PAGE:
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Oresteia: This Restless House

Royal Lyceum Theatre
Five stars

When Zinnie Harris's three part reimagining of Aeschyus' epochal family tragedy first appeared in Dominic Hill's production at the Citizens Theatre, Glasgow in 2016, its scale in terms of staging and imaginative breadth was stunning. More than a year on, this Edinburgh International Festival revival of the Citz's production in association with the National Theatre of Scotland is an even more expansive experience.

This may be partly to do with its condensing of the three plays into one four and a half hour sitting. Largely, however, it is to do with the sheer bravura of the exercise, which sees generations of damaged goods wrestle with the hand-me-down baggage they've slaughtered their way into. From the moment Pauline Knowles' vivacious Clytemnestra vamps her way into the crumbling working men's club that passes for a palace where a Last of the Summer Wine style chorus holds court, the tone is set for a discordant psycho-sexual morass of revenge killings.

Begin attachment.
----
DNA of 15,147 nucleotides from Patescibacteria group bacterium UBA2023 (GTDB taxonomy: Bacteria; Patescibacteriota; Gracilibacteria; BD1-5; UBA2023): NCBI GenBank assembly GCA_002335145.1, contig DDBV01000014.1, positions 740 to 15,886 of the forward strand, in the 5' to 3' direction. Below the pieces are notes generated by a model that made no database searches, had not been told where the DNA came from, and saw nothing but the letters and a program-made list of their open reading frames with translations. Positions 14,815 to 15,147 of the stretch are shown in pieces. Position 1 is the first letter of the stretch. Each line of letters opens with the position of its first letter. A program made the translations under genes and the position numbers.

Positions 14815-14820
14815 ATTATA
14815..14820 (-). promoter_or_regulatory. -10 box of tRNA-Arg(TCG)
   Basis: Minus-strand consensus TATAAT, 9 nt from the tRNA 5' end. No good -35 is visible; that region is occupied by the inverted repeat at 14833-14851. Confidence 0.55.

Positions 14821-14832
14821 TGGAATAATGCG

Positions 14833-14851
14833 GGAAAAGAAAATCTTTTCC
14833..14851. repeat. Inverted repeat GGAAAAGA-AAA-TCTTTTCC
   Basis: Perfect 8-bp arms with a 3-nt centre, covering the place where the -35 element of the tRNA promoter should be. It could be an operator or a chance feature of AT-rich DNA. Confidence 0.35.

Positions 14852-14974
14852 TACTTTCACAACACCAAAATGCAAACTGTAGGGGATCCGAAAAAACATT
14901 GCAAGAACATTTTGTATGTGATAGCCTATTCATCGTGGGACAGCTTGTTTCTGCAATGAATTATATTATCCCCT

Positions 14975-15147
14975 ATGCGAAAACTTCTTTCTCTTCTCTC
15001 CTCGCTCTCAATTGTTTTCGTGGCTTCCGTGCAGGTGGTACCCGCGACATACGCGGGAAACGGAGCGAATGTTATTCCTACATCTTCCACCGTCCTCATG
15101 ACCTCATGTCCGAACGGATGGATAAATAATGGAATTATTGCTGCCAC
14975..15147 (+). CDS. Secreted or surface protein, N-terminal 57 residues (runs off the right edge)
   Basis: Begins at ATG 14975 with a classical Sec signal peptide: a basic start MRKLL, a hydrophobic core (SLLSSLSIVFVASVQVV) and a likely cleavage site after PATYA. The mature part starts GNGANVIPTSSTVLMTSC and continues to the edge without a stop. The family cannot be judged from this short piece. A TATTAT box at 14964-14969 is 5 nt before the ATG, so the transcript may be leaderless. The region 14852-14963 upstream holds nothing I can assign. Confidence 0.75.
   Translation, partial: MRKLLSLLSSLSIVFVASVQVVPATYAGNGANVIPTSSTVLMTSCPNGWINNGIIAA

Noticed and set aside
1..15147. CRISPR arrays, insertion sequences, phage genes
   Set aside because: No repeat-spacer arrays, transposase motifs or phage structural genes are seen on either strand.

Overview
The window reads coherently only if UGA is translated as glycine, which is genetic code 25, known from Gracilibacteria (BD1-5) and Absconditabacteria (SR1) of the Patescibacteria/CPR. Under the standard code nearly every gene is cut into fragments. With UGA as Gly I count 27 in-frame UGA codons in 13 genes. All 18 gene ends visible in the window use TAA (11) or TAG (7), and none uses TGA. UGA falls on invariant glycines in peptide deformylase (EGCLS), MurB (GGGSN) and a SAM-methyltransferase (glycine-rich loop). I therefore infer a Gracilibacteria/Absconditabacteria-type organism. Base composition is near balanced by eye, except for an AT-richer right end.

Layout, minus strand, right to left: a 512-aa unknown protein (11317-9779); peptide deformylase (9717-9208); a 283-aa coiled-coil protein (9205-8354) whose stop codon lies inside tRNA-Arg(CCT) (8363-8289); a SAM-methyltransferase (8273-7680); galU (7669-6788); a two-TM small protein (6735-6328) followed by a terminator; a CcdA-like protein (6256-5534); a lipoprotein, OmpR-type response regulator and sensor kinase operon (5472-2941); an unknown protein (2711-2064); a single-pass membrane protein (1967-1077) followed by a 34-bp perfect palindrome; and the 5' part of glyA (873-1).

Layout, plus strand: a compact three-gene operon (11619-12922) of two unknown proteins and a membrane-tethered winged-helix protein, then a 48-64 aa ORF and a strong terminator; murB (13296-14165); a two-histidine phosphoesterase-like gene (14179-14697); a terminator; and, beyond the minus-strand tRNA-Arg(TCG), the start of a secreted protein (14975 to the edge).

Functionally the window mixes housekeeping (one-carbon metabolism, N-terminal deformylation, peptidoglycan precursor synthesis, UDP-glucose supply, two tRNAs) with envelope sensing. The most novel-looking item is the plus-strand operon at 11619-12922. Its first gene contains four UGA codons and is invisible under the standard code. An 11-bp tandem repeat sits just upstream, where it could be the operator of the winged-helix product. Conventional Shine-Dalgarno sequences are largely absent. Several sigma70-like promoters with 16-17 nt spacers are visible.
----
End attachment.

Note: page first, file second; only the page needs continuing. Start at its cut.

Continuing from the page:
Clytemnestra clings to her dead daughter Iphigenia for strength as much as her own sanity as she enacts revenge on George Anton's all-conquering Agamemnon. The second part is even more manic, as Olivia Morgan's neuroses ridden daddy's girl Electra squares up to her mother. The final part lurches into even deeper waters, as Electra's troubled psychiatrist Audrey faces up to demons of her own.

This is played out on Colin Richmond's dilapidated set, littered with musical detritus with which the cast smash, crash and bash out Nikola Kodjabashia's banshee-like live score. As generic boundaries collapse into each other, this becomes a thrilling howl of a play that never flinches from the extremes that sired it into harrowing life.

The Herald, August 25th 2017

ends

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